A retired Director, Department of State Services, Mike Ejiofor, observed that the government should have held a dialogue with Igbo leaders on the IPOB agitation, noting that driving Kanu underground would not resolve the issue.
Ejiofor, a lawyer stated, “I believe Kanu is alive; he is not dead. He has gone underground but if government thinks that is the best way to handle it, it’s unfortunate because when you push an organisation underground, it becomes more dangerous.
“I felt the government should have looked for a way to engage the leaders of IPOB in a dialogue; but as it is now, nobody knows his whereabouts – whether he is alive or dead.
“I believe he is alive and as we approach elections, it is not unlikely that his followers and their activities would be reactivated and that would create a major problem for the government,”
The security expert maintained that the IPOB agitation could not be swept under the carpet, stressing that only a meaningful dialogue could address it.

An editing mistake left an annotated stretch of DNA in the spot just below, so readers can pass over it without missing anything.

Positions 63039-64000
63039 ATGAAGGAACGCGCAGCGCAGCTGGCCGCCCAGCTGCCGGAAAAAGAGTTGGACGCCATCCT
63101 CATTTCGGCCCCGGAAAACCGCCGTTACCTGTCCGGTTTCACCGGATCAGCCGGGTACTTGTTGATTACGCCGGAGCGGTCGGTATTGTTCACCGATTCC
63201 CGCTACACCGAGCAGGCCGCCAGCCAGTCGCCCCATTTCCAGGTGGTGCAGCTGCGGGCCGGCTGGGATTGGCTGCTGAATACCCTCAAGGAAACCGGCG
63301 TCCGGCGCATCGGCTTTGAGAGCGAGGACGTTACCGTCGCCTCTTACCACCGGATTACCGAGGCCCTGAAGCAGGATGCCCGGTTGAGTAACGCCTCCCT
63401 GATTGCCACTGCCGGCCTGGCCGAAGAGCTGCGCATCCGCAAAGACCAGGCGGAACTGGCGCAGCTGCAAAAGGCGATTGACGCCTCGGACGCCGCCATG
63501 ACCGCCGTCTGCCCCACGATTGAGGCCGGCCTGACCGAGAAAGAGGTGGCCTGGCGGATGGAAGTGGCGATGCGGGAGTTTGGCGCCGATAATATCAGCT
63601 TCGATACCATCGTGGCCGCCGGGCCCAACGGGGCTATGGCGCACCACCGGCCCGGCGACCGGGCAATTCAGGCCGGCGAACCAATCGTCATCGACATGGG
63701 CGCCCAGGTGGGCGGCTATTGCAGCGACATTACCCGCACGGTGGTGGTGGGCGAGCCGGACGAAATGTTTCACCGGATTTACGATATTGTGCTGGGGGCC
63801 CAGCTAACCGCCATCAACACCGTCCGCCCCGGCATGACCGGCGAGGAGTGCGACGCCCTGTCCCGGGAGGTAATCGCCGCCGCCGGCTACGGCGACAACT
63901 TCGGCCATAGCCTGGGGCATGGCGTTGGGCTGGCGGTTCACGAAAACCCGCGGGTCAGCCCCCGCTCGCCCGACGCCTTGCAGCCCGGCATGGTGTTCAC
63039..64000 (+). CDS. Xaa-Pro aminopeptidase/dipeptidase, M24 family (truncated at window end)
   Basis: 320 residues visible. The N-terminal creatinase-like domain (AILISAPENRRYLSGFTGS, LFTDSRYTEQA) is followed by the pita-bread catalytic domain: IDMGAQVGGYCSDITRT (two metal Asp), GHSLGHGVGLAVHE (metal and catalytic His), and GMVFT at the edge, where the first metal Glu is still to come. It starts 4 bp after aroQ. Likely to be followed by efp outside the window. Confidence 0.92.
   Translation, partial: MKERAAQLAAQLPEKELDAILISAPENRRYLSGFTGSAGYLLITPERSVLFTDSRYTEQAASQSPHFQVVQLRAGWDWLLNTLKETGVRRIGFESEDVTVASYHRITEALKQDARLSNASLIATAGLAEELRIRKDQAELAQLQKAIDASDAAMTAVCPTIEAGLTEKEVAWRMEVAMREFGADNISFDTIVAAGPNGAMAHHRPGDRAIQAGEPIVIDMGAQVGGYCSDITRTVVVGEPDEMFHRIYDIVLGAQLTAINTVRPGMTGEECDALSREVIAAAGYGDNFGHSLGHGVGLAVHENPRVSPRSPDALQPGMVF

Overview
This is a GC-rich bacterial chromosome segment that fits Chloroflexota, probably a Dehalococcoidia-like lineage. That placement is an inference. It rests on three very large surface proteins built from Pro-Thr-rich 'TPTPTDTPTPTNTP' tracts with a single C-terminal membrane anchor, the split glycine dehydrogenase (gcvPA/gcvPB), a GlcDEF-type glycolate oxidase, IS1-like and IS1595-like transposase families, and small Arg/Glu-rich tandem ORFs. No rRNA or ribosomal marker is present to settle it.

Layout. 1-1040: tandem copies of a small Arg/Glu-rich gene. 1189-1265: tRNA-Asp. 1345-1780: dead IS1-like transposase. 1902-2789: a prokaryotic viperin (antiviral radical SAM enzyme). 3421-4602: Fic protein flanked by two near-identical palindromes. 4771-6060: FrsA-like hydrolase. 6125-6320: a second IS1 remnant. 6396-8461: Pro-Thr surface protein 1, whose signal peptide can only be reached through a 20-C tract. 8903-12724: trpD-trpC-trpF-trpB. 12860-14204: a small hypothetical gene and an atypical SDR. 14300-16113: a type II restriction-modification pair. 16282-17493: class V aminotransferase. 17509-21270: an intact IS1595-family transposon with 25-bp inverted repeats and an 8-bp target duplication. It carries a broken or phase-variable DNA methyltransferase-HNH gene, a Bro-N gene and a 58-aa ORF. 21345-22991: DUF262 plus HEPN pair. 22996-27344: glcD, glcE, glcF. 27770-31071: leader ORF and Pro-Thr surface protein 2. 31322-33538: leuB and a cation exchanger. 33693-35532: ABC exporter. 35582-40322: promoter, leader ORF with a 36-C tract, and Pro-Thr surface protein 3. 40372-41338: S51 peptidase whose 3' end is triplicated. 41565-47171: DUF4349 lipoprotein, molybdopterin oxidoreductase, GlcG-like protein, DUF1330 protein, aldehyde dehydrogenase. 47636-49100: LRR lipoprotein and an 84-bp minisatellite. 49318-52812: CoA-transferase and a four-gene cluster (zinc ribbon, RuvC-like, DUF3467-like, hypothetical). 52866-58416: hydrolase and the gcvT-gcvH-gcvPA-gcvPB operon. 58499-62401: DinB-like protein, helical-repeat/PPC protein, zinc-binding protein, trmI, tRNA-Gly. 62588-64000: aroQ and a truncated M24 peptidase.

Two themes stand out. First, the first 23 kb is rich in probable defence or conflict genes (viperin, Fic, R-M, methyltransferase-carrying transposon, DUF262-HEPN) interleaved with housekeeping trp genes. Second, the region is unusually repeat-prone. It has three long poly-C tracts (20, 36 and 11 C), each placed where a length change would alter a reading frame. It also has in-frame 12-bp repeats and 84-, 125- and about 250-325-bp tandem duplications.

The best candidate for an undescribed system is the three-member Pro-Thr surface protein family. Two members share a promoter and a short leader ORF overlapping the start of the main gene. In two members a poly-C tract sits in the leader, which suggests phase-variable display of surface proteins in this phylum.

Appraising the long silence over Kanu’s disappearance, a civil society coalition, #OurMumuDonDo, argued that what happened to the IPOB leader was consistent with the philosophy of Buhari that national interest superseded human rights and rule of law.
The National Secretary of the coalition, Ralph Adebayo, added that the treatment meted out to Kanu was not different from what journalists, activists and critics of the government had suffered in recent times.
Adebayo added, “The fundamental thing we must address is that the silent group would always be victims of an unjust system. The people who should be speaking up for Kanu are rather too silent.